02-09-2015, 05:00 PM
#1
  • Mel S Meles
  • On the edge, ouch
  • 44.4899° south of the North Pole
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WARNING:  The images below are of used, some "retired," cartridges.  Although all have been rinsed, there is some residue on all of them that was not fully rinsed off.  If that grosses you out, don't look.

The cartridges below comprise one Feather (MR3 neo), one Gillette (Mach3), and two versions of the Schick Hydro (Hydro 5 and Hydro 3).

Over the years, I have used many cartridge razors.  The disposable -- non-interchangeable head -- razors all long since have gone to landfills, but I never have thrown out a handle for an interchangeable head cartridge razor, and most of the razors in my museum of handles have used (that is, worn-out) cartridges atop them. 
[Image: rqlTIDd.jpg]
Among those, the two Trac2 handles (the one resting in the yellow carrier and the marble handle ome to the right of it) had the longest service, probably more than 15 years combined. 

As an insatiably curious type, I have found it interesting how different makers of cartridge razors have approached the design and production issues.  Here is a brief close-up look at the cartridges in my “museum” for which direct replacements are still in production.  

Gillette Mach 3 - last used by the author in the late 20th century.

Front:  [Image: ihuZ0tb.jpg]
Back:  [Image: 4m7WJ2m.jpg]

The Gillette Mach 3 has a rather substantial connection between the handle and head.  The dimpleson the blades suggest that Gillette bonded the indvidual blades to the cartridge body by a pseudo rivet process.  There are no smoothing teeth between the blades, as there are in the two Schick Hydro examples below.  The head has one degree of freedom to rock:  up and down.

Schick Hydro 5 - last used by the author circa 2012.

It appears that the Schick Hydro cartridges are assembled in the U.S.A.:  

[Image: 3Xq0XTE.jpg]

However, I am fairly sure that I read a Schick advertisement somewhere that the blades themselves are manufactured by Wilkinson (same company) in Germany.  Does anybody else find it strange that the illustrations on the back of the Hydro 3 cartridge packaging are only of the Hydro 5 cartridge?  

Hydro 5 front:  [Image: 7deOjkn.jpg]

With flip-trimmer pulled back to look down into the guts of the cartridge from the rear: 

[Image: Mo9s4lX.jpg]

With flip trimmer closed, shot directly from the rear:  [Image: zxQQx4o.jpg]

With five blades, the Hydro 5 is very tall from top to bottom, so Schick put the lubricating reservoirs onto a thingy that can be rotated out of the way, for maneuvering under the nose, or locating precisely the edge of a sideburn or moustache.  The flip trimmer is inartfully named, because it has no blade of its own, and therefore does not trim anything; all it does is get some of the cartridge's height out of the way so that the five blades can be located onto the face more precisely.  Also note, about a quarter of the way from the top of the cartridge in the opened-up top-down shot, how the blue plastic structure has "fins" that extend toward the ends of the cartridge between the blades; with a better view of the analogous fins in the Hydro 3, I'll bring the subject back up below.  Like the Gillette Mach3, the Schick Hydro 5 has one degree of rocking freedom:  up and down, and cannot rock from side to side.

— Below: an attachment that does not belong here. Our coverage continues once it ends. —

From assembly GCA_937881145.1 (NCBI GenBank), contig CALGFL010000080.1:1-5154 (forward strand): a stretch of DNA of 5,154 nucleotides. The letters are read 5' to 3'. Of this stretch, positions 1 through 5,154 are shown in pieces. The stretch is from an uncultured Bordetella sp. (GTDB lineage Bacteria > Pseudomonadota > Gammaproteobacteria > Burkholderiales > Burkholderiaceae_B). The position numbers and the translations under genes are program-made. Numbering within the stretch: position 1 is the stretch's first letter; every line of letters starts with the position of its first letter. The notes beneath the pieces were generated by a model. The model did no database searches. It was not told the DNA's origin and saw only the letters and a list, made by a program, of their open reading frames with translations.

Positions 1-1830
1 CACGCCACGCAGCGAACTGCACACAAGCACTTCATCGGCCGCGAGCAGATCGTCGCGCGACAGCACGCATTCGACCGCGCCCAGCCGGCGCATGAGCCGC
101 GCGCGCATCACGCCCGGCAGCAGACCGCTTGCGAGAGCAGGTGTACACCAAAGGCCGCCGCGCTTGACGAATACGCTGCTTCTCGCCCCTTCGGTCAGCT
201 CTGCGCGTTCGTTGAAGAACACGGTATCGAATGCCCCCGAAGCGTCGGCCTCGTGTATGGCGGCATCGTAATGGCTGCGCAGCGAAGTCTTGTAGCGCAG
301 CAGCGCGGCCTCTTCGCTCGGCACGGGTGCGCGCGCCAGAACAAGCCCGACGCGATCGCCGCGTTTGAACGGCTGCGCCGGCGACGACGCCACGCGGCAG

Schick Hydro 3 - last used by the author December 2014.

Front:  [Image: yVm3vTy.jpg]

Rear:  [Image: aBe3tiH.jpg]

Another rear view, with a chunk of unrinsed soap product -- probably from the dish it was set down on -- stuck to one end of the cartridge:  [Image: iXNua6I.jpg]

The three blades of the Hydro 3 can be rinsed more easily than the five-blade Hydro 5 cartridge can, which makes the soap artifact ironic.  Note how deeply the white plastic fins of the cartridge go between the steel blades themselves.  If you look carefully at the photo of the Hydro 3 from the front, you will see that the fins extend across the width of the cartridge between the blades, and quite far forward toward the cutting edges of the blades.  The fins are rounded at the front edge like the tips of the teeth on a comb.